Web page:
Hi Helmut; pleased to see you haven’t lost your sense of humour in this crazy world - but it’s about all we have left now. A sense of humour and one hopes, an idea on perspectives. Of course - and as you know anyway - I have been (and am still) resident in Hong Kong for many more years than you were here but perhaps we have a similar amount of concern for the future of the territory. You are correct that as matters stand there are unlikely to be any winners. No sides now have a clear way out. The protesters are, largely, people who were not born when China resumed sovereignty over Hong Kong and as a result show a disregard for the law surrounding that event. But I understand their desires for the future. Desires that perhaps would be better met by proving to China that Hong Kong has been and will continue to be a useful addition to China rather than a thorn in its side. And to let the protesters understand that in a globally changing and challenging world (not just Hong Kong) they need to focus on ensuring there are jobs available and affordable accommodation too. As for democracy - again, have a look at Britain which is not a great example. And on the subject of California - what can I say? I thought you had a lot of Chinese there already. :-)

Henry

You do seem to find it hard, almost impossible to brook any criticism of the authorities, Chinese or Hong Kong, the police, or "business." Of course when there big bags of money at stake then what do the protests of those who have had no opportunity to share in that wealth matter?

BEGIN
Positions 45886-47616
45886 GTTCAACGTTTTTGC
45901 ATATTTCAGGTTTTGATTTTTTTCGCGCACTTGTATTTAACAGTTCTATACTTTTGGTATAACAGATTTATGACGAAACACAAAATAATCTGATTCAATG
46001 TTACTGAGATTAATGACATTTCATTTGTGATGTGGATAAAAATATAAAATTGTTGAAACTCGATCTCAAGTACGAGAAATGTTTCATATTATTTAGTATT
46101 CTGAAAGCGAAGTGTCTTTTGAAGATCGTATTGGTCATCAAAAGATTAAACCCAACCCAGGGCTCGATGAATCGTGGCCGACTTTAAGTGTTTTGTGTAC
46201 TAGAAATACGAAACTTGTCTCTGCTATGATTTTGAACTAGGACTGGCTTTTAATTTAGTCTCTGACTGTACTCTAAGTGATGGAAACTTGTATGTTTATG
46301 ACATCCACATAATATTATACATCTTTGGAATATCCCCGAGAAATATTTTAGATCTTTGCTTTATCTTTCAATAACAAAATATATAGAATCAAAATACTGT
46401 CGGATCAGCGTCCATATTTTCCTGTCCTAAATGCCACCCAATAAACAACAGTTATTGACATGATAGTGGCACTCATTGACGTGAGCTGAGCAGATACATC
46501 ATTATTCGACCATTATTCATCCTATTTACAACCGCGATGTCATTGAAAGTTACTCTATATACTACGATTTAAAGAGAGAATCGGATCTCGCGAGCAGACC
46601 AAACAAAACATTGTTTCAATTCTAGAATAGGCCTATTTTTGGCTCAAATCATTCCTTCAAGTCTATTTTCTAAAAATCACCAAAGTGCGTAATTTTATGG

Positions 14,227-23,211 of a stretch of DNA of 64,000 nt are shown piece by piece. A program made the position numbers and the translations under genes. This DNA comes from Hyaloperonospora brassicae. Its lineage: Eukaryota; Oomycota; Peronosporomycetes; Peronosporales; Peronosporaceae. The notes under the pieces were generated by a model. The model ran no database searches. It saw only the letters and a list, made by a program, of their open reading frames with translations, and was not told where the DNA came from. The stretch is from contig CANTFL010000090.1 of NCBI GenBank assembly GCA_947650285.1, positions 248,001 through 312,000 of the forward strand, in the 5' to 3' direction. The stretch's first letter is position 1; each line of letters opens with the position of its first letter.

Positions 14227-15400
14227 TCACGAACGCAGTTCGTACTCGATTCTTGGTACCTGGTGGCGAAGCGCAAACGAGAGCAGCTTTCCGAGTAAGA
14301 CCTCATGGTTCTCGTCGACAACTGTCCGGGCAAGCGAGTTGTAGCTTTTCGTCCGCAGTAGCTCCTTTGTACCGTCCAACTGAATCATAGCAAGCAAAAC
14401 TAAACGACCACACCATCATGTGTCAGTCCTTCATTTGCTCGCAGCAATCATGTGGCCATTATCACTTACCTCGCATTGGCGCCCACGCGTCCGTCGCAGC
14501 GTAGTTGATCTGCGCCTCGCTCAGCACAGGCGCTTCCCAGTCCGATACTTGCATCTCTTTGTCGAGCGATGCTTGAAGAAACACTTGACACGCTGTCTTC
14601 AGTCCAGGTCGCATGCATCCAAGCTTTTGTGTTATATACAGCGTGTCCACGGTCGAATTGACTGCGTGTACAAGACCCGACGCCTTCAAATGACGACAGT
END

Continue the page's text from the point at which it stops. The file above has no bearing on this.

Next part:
Whatever you might think about the UK system of government, it is crass in the extreme to suggest it might not be as good as the totalitarian regime north of the border. Boris Johnson was indeed elected by 0.3% of the population but sooner or later he will have to face the electorate, a fate that isn't going to befall Carrie Lam or Xi Jingping.

As to China being a supporter of, or tolerating protests in the past, I assume you have been re-educated about Tiananmen and Xinjing

David Eldon

I don’t know, nor does it matter to me, how you were brought up, but I come from an era where I was taught to respect the rule of law, and where wilfully and criminally damaging property that does not belong to you and which therefore has to be paid for by the taxpayer was not the right way to make a protest.